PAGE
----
Jennifer: We have a lot of good connections across the South and especially around the Gulf so we’ve been turned on to different organizations. One of the ones that we want to feature for the dinner helps preserve the estuaries of the Delta of the Mississippi River, which feeds into the Gulf and is a really important part of what makes up the Gulf.
Bryan: The erosion levels on the Gulf are astronomical and we’re losing -- I mean everybody knows the story -- we’re losing miles and miles every year of coastland so there’s no doubt that that’s a huge thing. We’re just trying to find the right kind of organizations that also deliver the right amount of percentage to those causes.
Let’s talk about the dinners ...
Bryan: We’re so fortunate that so many people love what we do and have become good friends. The idea is that we’re going to try to pull two [chefs] from outside and two from inside for each dinner. Until we get to a larger type gala or event, we’re probably going to do one a quarter. It’s such a great thing for guys, Ryan Lachaine is going to get to cook with Ryan Prewitt, who’s a two-time James Beard Award winner. That’s a really neat thing to offer guys to be a part of. It’s good for the city, it’s good for the chefs.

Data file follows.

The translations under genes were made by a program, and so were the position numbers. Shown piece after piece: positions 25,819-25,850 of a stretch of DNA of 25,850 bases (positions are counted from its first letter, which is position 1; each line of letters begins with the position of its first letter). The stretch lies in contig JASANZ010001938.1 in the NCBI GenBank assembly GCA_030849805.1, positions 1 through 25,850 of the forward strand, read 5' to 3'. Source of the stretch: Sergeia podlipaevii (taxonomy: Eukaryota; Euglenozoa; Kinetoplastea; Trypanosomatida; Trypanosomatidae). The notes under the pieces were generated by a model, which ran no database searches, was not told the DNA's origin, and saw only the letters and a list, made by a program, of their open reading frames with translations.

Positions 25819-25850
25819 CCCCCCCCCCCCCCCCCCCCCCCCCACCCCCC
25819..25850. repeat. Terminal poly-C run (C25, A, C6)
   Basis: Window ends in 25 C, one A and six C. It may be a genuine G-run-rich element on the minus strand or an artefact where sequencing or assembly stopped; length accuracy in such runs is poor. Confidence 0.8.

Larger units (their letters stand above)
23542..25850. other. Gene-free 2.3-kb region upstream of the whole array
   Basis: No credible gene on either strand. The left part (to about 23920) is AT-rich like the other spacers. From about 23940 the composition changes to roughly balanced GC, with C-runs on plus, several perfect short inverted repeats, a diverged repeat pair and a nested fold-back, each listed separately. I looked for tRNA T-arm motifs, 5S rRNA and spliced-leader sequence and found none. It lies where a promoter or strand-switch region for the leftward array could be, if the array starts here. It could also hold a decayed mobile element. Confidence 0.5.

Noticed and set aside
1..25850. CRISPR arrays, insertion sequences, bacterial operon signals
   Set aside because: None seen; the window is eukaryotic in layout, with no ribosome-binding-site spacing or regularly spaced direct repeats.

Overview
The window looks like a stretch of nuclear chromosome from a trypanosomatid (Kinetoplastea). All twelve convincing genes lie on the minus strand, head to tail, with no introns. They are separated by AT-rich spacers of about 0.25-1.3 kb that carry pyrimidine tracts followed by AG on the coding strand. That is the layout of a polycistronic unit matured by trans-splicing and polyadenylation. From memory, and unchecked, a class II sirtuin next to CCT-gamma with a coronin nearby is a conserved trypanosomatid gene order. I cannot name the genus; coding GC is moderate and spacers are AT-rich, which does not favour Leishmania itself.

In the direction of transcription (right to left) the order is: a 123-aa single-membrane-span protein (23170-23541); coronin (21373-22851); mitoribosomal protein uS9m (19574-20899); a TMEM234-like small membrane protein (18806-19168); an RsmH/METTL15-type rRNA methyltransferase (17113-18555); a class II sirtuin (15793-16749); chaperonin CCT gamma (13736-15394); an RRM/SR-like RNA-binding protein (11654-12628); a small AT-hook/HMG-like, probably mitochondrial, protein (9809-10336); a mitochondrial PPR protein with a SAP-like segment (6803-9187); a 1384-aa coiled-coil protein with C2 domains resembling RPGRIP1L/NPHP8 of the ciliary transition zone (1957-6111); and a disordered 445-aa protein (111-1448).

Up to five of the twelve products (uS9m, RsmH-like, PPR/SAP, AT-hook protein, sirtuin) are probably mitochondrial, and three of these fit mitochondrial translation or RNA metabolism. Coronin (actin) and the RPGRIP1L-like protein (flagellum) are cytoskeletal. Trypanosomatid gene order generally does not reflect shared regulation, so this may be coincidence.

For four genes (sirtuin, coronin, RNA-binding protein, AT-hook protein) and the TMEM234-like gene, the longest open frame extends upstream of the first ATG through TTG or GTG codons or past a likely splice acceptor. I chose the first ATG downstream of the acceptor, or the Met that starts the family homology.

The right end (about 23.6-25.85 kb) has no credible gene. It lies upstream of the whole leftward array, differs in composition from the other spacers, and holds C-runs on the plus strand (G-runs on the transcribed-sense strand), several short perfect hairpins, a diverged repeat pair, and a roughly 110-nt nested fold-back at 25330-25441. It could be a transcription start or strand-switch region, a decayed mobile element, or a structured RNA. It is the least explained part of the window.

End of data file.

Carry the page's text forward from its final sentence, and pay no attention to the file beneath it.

What are your favorite places to eat in Houston?
Jennifer: We spend a lot of time at BCN. We really enjoy getting the know the chef there. he’s very sweet and he’s inventive and he does a great job. We go to Pass & Provisions a lot. We are big fans of Seth [Siegel-Gardner] and Terrence [Gallivan]; they’re fantastic and they always have a great wine list and some unusual bourbons that we’ve never heard of and they’re great at exposing us to those.
Bryan: We love Adam over at Pax [Americana].
Jennifer: Adam Dorris is incredibly talented but even more so, his pastry chef has to be the most talented pastry chefs in maybe the South. I’m gluten free so I usually don’t have any kind of dessert and almost all her desserts are gluten-free and they all are amazing. She’s crazy talented.
Jennifer: We’re big fans of Izakaya; they have great veggies.
Bryan: For wine, 13 Celsius. It’s hard to beat that place.
Jennifer: We’re out quite a bit.
Aside from Reef, what are other good places to eat Gulf seafood?
Bryan: If you want to step back a bit, the guy, the originator and the guy who I learned a lot from as a young kid because I was real good friends with his son who now runs it, Levi Goode, is Goode Company Seafood. I can remember going there when I was young and it was crawfish season and I was like, ‘why don’t ya’ll have crawfish?’ They go ‘no, we’re not serving it.’ And I go ‘but I don’t understand why aren’t you serving it? Can’t you get it?’ And he goes, ‘yeah, but it’s just not good.’ It was one of the first places I’d ever been to where quality was chosen over a dollar bill. If it’s not right, they’re not putting it on a plate.
Jennifer: They’ve been a huge staple in our community. Huge.
Bryan: And they continue to be. Exclusively, there’s not a lot of places that are just doing what we do. There are many restaurants that serve fish from the Gulf for their fish courses.